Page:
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American charged with wife’s murder

The General Court in Riyadh is looking into the murder of a Sri Lankan national residing in Riyadh after a representative from the Bureau of Investigation and Prosecution charged her husband, a US national, with her murder.
A local daily reported that the accused, a Christian who converted to Islam while he was in detention, disposed of the body by stuffing it into a pipeline used for gas and petroleum exploration.  
The newspaper reported that the General Court in Riyadh began its procedures after taking statements from witnesses who used to work with the accused. The Chargé d’Affaires of the Embassy of Sri Lanka in Riyadh said the mission had hired a lawyer to plead the case of the Sri Lankan woman who was living with her husband in Saudi Arabia. He said he is confident that Saudi law will make sure justice is served.
The murder came to light when the Al-Kharj Governorate police received a call from the company where the accused used to work, saying they had found a stiff body in a seated position stuffed in a special well used for gas and petroleum exploration. Police officials arrested the American on the strength of testimonies given by his Chinese and Saudi co-workers.
The source said the accused had admitted that the victim was his wife. She was stuffed in a pipeline which had been sealed from both sides and was subsequently buried. The American said his wife had been missing for many months because of family and moral conflicts, but he didn’t notify the authorities about her absence.
The source said the American hired several Chinese and Saudi workers to seal and weld the pipeline’s openings after the body was stuffed in, six months before the body was found. The accused worked as a supervisor for gas and petrol excavations for Saudi Aramco.
The source said Chinese workers welded an iron pipeline from one side in one of the excavation sites. The other side of the pipeline connects the pipes together and is welded with iron plates. The accused ordered the Chinese worker to put a semi-circular iron piece on the cover to facilitate opening and closing.
During preliminary police investigation at the scene of crime, the accused gave several versions about his wife’s disappearance. First, he denied he ordered a Chinese worker to weld the pipe and move it next to his room. Then he said he didn’t remember telling him to do that, and later he said he never even saw the pipe and ordered workers to bury the waste and not the pipes.
“The accused tried to mislead detectives by putting clothes and personal belongings of Chinese workers inside the pipe,” the source added. 
The General Court in Riyadh is looking into the murder of a Sri Lankan national residing in Riyadh after a representative from the Bureau of Investigation and Prosecution charged her husband, a US national, with her murder.
A local daily reported that the accused, a Christian who converted to Islam while he was in detention, disposed of the body by stuffing it into a pipeline used for gas and petroleum exploration.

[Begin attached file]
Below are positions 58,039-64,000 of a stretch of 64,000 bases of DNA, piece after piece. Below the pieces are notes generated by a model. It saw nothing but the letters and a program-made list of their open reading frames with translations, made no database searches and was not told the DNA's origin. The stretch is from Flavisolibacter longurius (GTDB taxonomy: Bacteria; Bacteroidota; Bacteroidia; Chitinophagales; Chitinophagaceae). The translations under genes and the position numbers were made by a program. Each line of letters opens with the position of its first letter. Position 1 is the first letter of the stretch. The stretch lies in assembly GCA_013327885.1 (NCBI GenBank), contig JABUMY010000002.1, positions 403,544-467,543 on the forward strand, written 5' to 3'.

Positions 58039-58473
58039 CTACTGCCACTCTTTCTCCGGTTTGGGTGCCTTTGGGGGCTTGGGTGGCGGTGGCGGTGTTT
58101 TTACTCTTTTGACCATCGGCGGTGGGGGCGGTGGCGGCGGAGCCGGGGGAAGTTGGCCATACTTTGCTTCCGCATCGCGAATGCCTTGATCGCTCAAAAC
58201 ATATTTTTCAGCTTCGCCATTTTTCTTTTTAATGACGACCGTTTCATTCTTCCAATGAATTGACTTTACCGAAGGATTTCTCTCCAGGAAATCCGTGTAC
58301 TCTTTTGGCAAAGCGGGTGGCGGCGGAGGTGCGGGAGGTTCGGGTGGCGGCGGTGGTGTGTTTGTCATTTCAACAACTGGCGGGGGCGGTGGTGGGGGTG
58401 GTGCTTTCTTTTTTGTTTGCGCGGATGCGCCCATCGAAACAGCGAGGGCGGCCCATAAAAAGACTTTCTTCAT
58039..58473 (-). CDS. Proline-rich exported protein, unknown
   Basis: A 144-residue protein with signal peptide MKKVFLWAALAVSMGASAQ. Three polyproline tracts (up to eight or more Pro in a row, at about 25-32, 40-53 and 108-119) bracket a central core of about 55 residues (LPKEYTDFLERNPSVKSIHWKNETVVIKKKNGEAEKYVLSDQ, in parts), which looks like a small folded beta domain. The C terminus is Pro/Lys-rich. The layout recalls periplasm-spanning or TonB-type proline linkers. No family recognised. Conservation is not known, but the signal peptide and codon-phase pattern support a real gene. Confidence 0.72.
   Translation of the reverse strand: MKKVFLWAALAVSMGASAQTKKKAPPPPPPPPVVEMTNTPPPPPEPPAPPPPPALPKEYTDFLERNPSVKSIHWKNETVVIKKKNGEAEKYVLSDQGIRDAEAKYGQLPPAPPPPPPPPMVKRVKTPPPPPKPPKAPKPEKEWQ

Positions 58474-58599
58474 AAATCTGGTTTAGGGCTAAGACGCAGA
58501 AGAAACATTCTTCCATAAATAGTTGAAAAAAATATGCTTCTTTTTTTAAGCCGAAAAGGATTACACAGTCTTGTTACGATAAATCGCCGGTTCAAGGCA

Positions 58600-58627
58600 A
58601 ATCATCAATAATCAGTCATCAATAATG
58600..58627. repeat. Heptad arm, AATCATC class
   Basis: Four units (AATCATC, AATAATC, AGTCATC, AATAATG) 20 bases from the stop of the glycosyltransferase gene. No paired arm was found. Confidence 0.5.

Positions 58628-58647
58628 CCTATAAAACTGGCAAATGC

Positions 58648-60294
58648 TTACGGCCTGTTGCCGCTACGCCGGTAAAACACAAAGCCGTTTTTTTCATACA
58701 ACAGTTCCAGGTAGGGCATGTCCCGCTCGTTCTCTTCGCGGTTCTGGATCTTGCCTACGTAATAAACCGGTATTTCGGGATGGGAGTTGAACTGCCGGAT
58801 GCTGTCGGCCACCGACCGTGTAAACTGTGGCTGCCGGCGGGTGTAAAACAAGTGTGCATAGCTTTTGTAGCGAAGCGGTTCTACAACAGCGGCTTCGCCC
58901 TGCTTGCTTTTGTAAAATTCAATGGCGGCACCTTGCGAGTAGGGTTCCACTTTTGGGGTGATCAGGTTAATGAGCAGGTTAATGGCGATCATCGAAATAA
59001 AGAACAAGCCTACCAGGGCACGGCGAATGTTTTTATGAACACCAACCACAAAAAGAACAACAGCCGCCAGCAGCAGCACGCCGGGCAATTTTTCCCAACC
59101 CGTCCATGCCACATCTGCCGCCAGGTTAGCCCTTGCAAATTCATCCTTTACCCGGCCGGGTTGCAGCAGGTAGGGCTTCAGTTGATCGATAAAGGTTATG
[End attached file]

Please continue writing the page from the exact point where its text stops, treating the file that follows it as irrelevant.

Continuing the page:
The newspaper reported that the General Court in Riyadh began its procedures after taking statements from witnesses who used to work with the accused. The Chargé d’Affaires of the Embassy of Sri Lanka in Riyadh said the mission had hired a lawyer to plead the case of the Sri Lankan woman who was living with her husband in Saudi Arabia. He said he is confident that Saudi law will make sure justice is served.
The murder came to light when the Al-Kharj Governorate police received a call from the company where the accused used to work, saying they had found a stiff body in a seated position stuffed in a special well used for gas and petroleum exploration. Police officials arrested the American on the strength of testimonies given by his Chinese and Saudi co-workers.
The source said the accused had admitted that the victim was his wife. She was stuffed in a pipeline which had been sealed from both sides and was subsequently buried. The American said his wife had been missing for many months because of family and moral conflicts, but he didn’t notify the authorities about her absence.
The source said the American hired several Chinese and Saudi workers to seal and weld the pipeline’s openings after the body was stuffed in, six months before the body was found. The accused worked as a supervisor for gas and petrol excavations for Saudi Aramco.
The source said Chinese workers welded an iron pipeline from one side in one of the excavation sites. The other side of the pipeline connects the pipes together and is welded with iron plates. The accused ordered the Chinese worker to put a semi-circular iron piece on the cover to facilitate opening and closing.
During preliminary police investigation at the scene of crime, the accused gave several versions about his wife’s disappearance. First, he denied he ordered a Chinese worker to weld the pipe and move it next to his room. Then he said he didn’t remember telling him to do that, and later he said he never even saw the pipe and ordered workers to bury the waste and not the pipes.
“The accused tried to mislead detectives by putting clothes and personal belongings of Chinese workers inside the pipe,” the source added. 

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